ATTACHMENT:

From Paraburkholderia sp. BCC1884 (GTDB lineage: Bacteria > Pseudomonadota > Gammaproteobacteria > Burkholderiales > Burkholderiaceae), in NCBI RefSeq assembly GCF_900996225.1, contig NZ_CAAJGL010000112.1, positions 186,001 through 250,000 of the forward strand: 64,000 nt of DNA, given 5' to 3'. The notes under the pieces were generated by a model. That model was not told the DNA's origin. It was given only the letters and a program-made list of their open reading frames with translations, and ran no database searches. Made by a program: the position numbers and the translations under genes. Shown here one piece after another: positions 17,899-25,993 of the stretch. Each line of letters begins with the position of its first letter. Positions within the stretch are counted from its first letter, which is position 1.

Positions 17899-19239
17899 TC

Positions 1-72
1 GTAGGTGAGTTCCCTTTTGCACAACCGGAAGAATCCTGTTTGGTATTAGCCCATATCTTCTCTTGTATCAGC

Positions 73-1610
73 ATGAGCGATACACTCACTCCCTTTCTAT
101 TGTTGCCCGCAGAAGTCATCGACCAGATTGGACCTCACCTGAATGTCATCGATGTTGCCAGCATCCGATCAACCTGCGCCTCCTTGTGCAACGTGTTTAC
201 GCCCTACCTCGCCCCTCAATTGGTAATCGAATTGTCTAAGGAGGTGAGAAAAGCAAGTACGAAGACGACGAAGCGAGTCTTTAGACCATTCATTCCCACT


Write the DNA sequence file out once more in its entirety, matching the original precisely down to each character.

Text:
From Paraburkholderia sp. BCC1884 (GTDB lineage: Bacteria > Pseudomonadota > Gammaproteobacteria > Burkholderiales > Burkholderiaceae), in NCBI RefSeq assembly GCF_900996225.1, contig NZ_CAAJGL010000112.1, positions 186,001 through 250,000 of the forward strand: 64,000 nt of DNA, given 5' to 3'. The notes under the pieces were generated by a model. That model was not told the DNA's origin. It was given only the letters and a program-made list of their open reading frames with translations, and ran no database searches. Made by a program: the position numbers and the translations under genes. Shown here one piece after another: positions 17,899-25,993 of the stretch. Each line of letters begins with the position of its first letter. Positions within the stretch are counted from its first letter, which is position 1.

Positions 17899-19239
17899 TC

Positions 1-72
1 GTAGGTGAGTTCCCTTTTGCACAACCGGAAGAATCCTGTTTGGTATTAGCCCATATCTTCTCTTGTATCAGC

Positions 73-1610
73 ATGAGCGATACACTCACTCCCTTTCTAT
101 TGTTGCCCGCAGAAGTCATCGACCAGATTGGACCTCACCTGAATGTCATCGATGTTGCCAGCATCCGATCAACCTGCGCCTCCTTGTGCAACGTGTTTAC
201 GCCCTACCTCGCCCCTCAATTGGTAATCGAATTGTCTAAGGAGGTGAGAAAAGCAAGTACGAAGACGACGAAGCGAGTCTTTAGACCATTCATTCCCACT